Human Resources Management Trends and Challenges
The Human Resources (HR) Management role has changed dramatically over time. With globalization of business and advances in technology, the HR role has grown into a necessary function of all business today. According to Fundamentals of Human Resource Management the HR management is “The policies, practices, and systems that influence employees' behavior, attitudes, and performance.” (Gerhert, Hollenbeck, Noe, Wright, 2003, p. 3). This role is so important because of the financial impacts of polices, practices, and employee behavior. This paper will discuss some existing trends and challenges in today’s HR management role with emphasis on a ...view middle of the document...
Today’s hiring process and success in business is not driven by how good one is at a function, but more by how such person will respond and perform in a diverse work environment.
The regulation of the workforce also makes HR management complicated. With Equal Employment Opportunity (EEO), HR managers are finding the hiring and firing process influenced by forced policies. In today’s society, an unsupported or unjustified firing at will can be turned into a discrimination lawsuit. Without proper policies and documentation in place, a termination can be perceived discriminatory and most times win a case. HR manager’s today must work toward a generalized, un-biased approach to policies, procedures, and expected workforce behaviors.
To enforce and promote good behaviors among employees, HR management must approach appraisals and incentives correctly. The traditional approach to employee appraisal and monitoring is the yearly or scheduled meeting to discuss performance, expectations, and pay. This annual performance appraisal method creates problems that can be counter active to organizations goals. With this approach, the employee performs the job the same way all year, unless a behavior is so bad it is addressed prior to the yearly meeting. When the yearly meeting in approaching, both the manager and employee become uncomfortable about the meeting as usually the manager is forced to address the bad performance issues and set a plan to get the issue resolved over the next year. The employee then perceives what is expected and acts in that way until the next year. This approach is very outdated and counter productive because of the lack of communication and monitoring of the employee. The yearly review only leaves room for feedback once a year or when a situation gets so bad it has to be addressed and documented immediately. The major problem with the annual appraisal is that employee behaviors are not monitored close enough, leaving a year of bad behaviors. These bad behaviors have a negative impact on the organizations goals and typically lead to low productivity and turnover.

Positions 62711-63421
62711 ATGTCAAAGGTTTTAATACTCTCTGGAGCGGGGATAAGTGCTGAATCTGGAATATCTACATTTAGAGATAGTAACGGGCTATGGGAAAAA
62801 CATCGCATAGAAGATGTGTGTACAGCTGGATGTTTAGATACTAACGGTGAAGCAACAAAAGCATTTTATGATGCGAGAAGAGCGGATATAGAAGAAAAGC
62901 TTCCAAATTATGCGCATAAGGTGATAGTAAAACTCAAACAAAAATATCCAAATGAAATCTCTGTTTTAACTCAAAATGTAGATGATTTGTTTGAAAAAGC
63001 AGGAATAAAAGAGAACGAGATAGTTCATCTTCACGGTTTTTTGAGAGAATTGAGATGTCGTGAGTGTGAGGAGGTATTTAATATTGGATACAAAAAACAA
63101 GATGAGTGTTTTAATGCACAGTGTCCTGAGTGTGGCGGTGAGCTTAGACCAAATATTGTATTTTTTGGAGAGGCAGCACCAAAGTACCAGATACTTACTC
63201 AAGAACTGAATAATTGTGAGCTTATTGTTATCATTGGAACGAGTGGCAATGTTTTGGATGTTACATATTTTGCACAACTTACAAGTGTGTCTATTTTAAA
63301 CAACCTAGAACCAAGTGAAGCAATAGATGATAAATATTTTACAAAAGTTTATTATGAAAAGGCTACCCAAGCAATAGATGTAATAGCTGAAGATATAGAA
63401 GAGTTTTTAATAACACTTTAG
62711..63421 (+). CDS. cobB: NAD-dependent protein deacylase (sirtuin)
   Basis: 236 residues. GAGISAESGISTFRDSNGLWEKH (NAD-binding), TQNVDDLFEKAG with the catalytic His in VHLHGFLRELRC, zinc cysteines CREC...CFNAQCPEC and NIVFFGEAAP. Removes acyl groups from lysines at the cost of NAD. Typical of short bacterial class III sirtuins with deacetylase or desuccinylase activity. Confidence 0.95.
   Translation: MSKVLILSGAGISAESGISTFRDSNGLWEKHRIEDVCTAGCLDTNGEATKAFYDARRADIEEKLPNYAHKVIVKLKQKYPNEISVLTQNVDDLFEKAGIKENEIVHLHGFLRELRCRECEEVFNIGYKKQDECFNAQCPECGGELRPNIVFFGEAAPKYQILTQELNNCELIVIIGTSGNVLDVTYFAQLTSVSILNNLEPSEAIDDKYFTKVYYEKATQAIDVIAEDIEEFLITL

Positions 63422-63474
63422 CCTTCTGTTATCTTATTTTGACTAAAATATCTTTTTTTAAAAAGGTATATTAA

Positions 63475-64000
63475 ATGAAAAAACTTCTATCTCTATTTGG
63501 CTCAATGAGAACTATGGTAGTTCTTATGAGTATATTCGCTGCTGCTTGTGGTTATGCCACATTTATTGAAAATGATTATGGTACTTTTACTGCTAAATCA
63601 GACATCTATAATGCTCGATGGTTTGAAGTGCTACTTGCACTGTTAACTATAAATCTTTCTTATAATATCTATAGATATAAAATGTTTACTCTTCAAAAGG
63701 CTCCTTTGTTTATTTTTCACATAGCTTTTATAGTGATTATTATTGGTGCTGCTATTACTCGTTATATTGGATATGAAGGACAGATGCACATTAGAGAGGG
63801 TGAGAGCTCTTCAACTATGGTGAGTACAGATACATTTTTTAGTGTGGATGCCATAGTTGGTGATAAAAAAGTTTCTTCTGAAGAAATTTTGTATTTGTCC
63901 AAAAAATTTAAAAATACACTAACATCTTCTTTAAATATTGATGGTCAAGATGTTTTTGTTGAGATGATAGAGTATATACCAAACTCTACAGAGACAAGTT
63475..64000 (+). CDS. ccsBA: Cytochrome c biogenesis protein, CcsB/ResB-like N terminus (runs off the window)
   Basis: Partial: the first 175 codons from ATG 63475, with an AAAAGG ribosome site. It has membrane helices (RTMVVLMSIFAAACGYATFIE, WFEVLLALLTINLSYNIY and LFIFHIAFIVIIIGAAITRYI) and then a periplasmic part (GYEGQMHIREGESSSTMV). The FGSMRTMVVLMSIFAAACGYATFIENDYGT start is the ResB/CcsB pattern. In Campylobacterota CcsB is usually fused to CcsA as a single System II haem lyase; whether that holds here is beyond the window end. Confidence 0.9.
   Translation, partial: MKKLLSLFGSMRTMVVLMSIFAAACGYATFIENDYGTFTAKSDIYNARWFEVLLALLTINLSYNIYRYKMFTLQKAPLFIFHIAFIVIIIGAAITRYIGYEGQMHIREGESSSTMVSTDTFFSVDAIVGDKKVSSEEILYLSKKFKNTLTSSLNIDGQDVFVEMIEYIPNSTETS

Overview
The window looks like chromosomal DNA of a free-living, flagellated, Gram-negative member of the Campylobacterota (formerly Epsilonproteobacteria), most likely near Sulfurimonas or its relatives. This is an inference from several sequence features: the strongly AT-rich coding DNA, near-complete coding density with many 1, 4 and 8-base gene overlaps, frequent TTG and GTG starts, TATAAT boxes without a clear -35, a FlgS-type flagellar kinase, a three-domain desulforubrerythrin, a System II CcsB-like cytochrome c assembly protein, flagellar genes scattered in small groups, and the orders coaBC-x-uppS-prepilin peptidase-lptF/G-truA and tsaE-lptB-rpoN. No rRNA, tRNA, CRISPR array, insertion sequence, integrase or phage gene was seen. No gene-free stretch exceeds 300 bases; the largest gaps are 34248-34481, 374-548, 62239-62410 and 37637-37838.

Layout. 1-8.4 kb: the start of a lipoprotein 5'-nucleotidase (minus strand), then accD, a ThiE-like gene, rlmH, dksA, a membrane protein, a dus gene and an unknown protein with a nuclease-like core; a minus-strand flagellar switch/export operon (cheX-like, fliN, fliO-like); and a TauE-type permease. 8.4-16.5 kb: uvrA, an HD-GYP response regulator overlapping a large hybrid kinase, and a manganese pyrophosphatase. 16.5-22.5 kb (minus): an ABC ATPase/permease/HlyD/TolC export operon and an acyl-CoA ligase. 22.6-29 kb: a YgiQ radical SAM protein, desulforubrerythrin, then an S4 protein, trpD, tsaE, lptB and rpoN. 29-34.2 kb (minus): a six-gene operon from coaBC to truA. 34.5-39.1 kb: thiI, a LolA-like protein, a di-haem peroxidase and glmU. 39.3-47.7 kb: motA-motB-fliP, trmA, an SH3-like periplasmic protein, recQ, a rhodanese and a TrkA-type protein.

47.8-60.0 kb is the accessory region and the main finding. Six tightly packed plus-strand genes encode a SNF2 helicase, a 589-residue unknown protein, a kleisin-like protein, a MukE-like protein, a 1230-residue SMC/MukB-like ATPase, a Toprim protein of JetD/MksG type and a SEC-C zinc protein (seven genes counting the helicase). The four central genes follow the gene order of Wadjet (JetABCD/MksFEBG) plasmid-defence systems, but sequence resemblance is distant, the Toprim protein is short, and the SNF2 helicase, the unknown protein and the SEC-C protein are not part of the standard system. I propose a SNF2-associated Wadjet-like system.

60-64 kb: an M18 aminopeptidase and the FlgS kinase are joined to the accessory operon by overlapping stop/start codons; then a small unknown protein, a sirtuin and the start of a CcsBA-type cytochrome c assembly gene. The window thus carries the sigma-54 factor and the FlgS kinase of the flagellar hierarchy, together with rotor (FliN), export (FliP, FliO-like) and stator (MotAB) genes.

The new approach to employee monitoring and appraisals is the complete performance management system. According to Fundamentals of Human Resource Management a performance management system is “…the process through which managers ensure that employees' activities and outputs contribute to the organization's goals.” (Gerhert, Hollenbeck, Noe, Wright, 2003, p. 266). This is a very vague definition that emphasizes one major point; a manager in the complete performance system is responsible for monitoring, promoting, and coaching employee’s behaviors to match the organizations goals. The manager must emphasize why the behaviors are so important and prove the impact of such behaviors contribute to the company’s goals and objectives.
The complete performance management system relies on the idea of including the associate in daily operations. The system starts with the manager...